I spent twenty years as the lyricist for ShadowFox before I became a successful author of historical fiction and horror. During that time, I helped ShadowFox rise from an obscure local rock band to a regional sensation. This was accomplished by recording a string of hot records and then followed by endless touring to promote each release. This tried-and-true formula to success used by the music industry works equally well for writers of any genre.
There’s a real advantage in targeting the local market when an author starts his career. I began by writing historical fiction books about the famous Civil War regiment, the Bucktails. These riflemen came from my part of Pennsylvania and distinguished themselves in the Shenandoah Valley, at Antietam, at Fredericksburg, at Gettysburg, and in the Wilderness. Because of their fighting reputation, the Bucktails still have a large following that became a voracious reading audience. Along with my co-author, David Rimer, we produced a string of seven novels that traced the entire history of the regiment. We wrote the books for middle school kids but soon found that folks of all ages loved them. After each novel was released, I alerted local newspapers, who did excellent articles that provided widespread free promotion. Once the word was out, I then “hit the road” and did a string of book signings and Bucktail presentations at local schools, libraries, and historical societies. I also joined the Company I Bucktail reenactor group from Smethport, Pennsylvania, and began attending their events, including an annual reunion that brought together members from all over the state. Later, I traveled to Temple University and Shippensburg University to speak at Civil War conferences and was asked to do a presentation for the Pennsylvania Association of School Retirees Convention in Gettysburg. Appearances on three public broadcast television programs soon followed. By accepting those speaking engagements, like ShadowFox, I rose from an obscure local writer to a recognized regional one.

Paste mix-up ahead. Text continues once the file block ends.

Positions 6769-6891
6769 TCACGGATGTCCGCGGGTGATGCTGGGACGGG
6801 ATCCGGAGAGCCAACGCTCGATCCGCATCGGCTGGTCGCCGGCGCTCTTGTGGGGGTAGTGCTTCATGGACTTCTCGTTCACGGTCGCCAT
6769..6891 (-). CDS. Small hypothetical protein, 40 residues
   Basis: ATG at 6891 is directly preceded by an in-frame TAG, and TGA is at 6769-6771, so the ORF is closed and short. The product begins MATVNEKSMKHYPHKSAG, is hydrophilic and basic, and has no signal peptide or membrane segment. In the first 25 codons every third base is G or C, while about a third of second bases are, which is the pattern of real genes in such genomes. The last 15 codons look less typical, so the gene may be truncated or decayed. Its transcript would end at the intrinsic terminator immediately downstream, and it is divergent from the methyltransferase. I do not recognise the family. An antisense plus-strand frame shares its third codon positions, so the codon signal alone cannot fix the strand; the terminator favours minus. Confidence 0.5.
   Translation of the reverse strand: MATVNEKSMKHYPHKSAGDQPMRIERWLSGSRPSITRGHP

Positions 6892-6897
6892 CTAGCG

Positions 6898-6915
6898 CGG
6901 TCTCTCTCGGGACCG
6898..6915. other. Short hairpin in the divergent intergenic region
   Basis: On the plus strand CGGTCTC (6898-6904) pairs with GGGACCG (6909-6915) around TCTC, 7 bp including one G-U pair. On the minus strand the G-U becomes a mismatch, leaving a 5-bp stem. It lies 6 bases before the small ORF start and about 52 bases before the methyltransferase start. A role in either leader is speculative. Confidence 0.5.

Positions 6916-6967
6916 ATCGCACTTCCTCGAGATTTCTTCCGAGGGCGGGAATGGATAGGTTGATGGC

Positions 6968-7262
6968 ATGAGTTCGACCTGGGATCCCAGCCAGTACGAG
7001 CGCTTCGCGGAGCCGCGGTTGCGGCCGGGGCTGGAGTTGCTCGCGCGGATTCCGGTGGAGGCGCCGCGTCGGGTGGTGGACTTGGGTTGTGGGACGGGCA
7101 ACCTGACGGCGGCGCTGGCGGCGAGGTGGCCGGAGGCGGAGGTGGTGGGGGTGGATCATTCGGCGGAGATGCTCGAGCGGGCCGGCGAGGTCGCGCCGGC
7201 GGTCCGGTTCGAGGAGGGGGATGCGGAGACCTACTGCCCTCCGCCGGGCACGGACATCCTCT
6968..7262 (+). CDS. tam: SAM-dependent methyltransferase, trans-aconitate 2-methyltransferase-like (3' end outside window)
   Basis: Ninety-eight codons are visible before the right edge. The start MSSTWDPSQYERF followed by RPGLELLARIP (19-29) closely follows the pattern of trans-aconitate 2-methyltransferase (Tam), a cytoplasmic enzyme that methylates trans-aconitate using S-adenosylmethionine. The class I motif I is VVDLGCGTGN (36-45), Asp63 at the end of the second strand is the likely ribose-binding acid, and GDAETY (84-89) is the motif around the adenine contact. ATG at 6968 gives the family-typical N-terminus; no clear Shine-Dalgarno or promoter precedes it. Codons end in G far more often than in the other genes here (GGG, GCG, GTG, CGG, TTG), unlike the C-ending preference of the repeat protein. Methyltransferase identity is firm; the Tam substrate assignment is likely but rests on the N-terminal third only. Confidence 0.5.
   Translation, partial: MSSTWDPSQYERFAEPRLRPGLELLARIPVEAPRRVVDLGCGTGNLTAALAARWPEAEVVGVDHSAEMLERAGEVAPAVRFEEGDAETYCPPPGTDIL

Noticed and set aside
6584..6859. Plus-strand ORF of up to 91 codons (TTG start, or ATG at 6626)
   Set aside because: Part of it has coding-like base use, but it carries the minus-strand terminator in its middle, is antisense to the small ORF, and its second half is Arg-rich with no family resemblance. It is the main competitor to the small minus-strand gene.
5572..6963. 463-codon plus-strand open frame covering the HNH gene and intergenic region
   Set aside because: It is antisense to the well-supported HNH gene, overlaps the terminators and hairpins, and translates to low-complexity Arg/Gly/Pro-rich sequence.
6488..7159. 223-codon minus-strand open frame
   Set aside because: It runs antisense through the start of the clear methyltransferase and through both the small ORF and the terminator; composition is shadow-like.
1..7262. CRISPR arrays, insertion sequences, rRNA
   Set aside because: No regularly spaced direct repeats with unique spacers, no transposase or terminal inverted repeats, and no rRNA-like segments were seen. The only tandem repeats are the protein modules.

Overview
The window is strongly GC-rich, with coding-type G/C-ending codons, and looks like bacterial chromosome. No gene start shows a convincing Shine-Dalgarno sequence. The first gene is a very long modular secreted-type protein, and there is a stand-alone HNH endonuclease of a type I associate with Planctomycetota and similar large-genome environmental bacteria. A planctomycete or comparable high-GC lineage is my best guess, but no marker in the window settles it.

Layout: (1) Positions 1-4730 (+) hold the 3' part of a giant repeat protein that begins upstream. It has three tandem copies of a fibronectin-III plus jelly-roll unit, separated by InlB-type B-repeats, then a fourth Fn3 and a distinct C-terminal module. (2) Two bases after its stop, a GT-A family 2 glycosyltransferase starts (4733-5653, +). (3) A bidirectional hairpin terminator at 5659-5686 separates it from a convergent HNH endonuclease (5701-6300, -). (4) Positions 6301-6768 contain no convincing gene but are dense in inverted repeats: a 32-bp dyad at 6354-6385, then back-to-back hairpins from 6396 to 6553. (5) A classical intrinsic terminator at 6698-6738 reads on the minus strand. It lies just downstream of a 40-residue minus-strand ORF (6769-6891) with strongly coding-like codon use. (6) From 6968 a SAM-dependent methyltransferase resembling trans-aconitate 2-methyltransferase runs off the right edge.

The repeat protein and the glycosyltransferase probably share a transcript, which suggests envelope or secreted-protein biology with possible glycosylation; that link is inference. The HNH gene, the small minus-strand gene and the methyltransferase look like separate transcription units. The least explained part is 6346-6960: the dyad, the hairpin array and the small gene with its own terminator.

Also like any rock band, I found it necessary to explore different genres to keep my hard-won audience interested. Just as ShadowFox expanded their sound from straight boogie to blues and 80’s rock, I delved into the horror, French and Indian War, and Viking adventure fields. This became especially necessary because I attend a lot of the same local festivals, craft shows, gun shows, and town holiday events year after year. Notice, I go anywhere there’s a crowd with cash to spend. Actually, bookstore signings are often pretty futile considering all the other titles folks have to choose from there. Last year my best-selling day was at a Civil War reenactment held in small-town Angelica, New York, in conjunction with the Boy Scouts. Not only was a kids’ market there but also other reenactors and Civil War buffs who bought 48 books in one afternoon!
Here’s the formula I recommend if you want to promote your book like the rock ’n’ rockers do.
First, create a product that’s big on local appeal.
Second, go “play” it for anyone who will have you. Like starting bands perform at birthday parties, school gyms, and crummy clubs to get noticed, do book signings and presentations everywhere and anywhere. That includes being an after dinner speaker for scouts, civic clubs, and church groups on the “rubber chicken circuit.” Not only will you have a groovy time meeting many cool people, you’ll also hook hard-core fans that will look forward to whatever your pen produces next! Be accessible, be friendly, and be noticed!
Book Titles: The Bucktails: Perils on the Peninsula, The Bucktails at the Devil’s Den, The Bucktails’ Last Call, The Dead of Winter, Terror Time, Dark Haunted Day, Lurking in Pennsylvania, Ambush in the Alleghenies, Attack in the Alleghenies, This Enchanted Land: The Saga of Dane Wulfdin
Image courtesy of uzack01.